1. ”Birdman wins big at Gotham Independent Film Awards.” Other winners include Boyhood, Still Alice, and Dear White People.
“Birdman was the big winner at the Gotham Awards on Monday, as Alejandro G. Iñarritu’s black comedy scored the top prize of best feature and star Michael Keaton took the actor honor. ’I did this film for all of us that in our age are still wandering and questioning what…life is about, what’s the point of all this,’ Inarritu told the audience as he accepted the prize. Birdman, which centers on a washed-up actor who played a superhero (Keaton) as he tries to mount a Broadway show, beat out favorite Boyhood in what observers said entering the evening was a closely contested race. The Richard Linklater coming-of-age pic, which was also nominated for best feature, did take the audience award at the Gothams, after winning top honors from the New York Film Critics Circle earlier Monday.”
2. “What Movies to See This December.” Richard Brody benefits from the privileges and pleasure seeing movies in advance, and so do we.
“It’s the story of a woman (Marion Cotillard) who loses her job in a factory in the wake of a vote by her fellow-employees, who were forced to choose between her employment and their own year-end bonuses. But she gets them to revote, and, in advance of that new ballot, spends a weekend visiting her colleagues to persuade them to vote for her instead. It isn’t only the plot that’s schematic; so is the range of responses from the protagonist’s colleagues. The Dardennes seem nearly uninterested in imagining the confrontations that result; they deliver a range of stereotypes that avoid looking in any detail at modern Belgian lives. Rather, like most of their films, this one is built around a handful of metaphors (I’ve written here about their importance as cinematic symbolists), and the ones in Two Days, One Night—a bottle of pills, a car radio—are among their most powerful. Capitalism is driving workers crazy, and the vestige of cultural solidarity that binds them together is the mass culture of capitalist production. The conundrum is enough to drive them crazy all over again.”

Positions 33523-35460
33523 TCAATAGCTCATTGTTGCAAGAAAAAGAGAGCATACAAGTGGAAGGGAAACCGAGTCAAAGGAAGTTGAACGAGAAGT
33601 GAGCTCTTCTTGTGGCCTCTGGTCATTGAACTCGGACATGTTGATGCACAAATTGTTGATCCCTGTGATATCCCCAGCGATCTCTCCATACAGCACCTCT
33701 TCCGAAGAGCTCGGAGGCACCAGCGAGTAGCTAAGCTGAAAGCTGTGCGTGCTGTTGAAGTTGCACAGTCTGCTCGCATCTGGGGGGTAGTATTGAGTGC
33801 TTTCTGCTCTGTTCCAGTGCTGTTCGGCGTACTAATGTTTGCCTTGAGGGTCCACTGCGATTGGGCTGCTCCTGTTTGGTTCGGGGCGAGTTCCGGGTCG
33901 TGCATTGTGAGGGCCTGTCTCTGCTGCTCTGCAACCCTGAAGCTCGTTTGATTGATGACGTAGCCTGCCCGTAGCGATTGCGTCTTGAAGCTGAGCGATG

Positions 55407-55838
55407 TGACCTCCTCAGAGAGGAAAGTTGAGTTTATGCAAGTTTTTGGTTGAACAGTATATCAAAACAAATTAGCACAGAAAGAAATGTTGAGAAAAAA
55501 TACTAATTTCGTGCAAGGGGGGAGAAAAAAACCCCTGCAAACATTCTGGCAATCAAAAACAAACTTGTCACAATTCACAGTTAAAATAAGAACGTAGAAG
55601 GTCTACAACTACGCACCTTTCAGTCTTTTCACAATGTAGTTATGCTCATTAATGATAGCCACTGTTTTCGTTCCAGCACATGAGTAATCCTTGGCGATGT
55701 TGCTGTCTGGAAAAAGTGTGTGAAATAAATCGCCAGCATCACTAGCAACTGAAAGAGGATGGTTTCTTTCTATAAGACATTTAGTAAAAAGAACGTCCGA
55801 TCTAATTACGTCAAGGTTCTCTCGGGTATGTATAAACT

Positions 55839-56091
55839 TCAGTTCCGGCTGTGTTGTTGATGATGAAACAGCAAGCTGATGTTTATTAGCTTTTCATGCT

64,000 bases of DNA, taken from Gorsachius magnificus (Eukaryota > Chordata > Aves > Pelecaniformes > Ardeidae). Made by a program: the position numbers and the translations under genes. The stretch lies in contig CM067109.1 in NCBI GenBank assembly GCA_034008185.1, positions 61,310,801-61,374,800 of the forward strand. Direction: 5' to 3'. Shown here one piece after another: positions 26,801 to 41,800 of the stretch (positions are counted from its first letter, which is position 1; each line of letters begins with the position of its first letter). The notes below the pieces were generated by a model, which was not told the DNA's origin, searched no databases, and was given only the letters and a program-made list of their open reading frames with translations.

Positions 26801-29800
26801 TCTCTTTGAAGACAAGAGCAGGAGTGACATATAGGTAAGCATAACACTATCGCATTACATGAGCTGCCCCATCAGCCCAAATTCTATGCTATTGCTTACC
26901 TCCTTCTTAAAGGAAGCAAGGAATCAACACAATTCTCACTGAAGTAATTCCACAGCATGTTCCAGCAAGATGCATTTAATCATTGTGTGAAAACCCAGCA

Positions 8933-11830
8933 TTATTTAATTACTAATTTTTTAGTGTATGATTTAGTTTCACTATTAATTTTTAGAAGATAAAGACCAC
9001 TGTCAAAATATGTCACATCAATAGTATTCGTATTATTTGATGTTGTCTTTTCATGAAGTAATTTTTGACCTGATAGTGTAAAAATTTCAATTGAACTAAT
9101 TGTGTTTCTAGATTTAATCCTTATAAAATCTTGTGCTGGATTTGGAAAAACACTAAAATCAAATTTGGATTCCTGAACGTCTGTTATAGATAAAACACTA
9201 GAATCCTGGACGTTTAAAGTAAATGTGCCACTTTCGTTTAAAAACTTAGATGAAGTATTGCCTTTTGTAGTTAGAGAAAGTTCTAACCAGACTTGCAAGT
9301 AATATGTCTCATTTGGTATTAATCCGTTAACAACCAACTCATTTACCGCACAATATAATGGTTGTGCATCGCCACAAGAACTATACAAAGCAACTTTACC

3. “New FDA Proposal: Gay Men Can Give Blood—As Long As They Don’t Have Gay Sex.” The government might replace a lifetime ban barring gay men by asking them to be celibate.
“Some gay rights groups seem willing to accept the yearlong restriction as a reasonable starting point—a positive change that could lay the foundation for a better policy down the road. ’The policies that are in place, the lifetime ban, perpetuates negative stereotypes and stigma,’ says Ryan James Yezak, founder of the National Gay Blood Drive. ’It assumes that all gay and bisexual men are likely to have HIV and therefore must be blanket banned. And that’s just not necessary in this day and age when they have the testing and other countries have moved to deferral time period.’”
4. “Jennifer Tilly Remembers Her Bound Sex Scene.” Speaking with the Vulture’s “Sexpositions” columnist, Jennifer Vineyard, the actress reveals how she and the Wachowskis defied Dino De Laurentiis.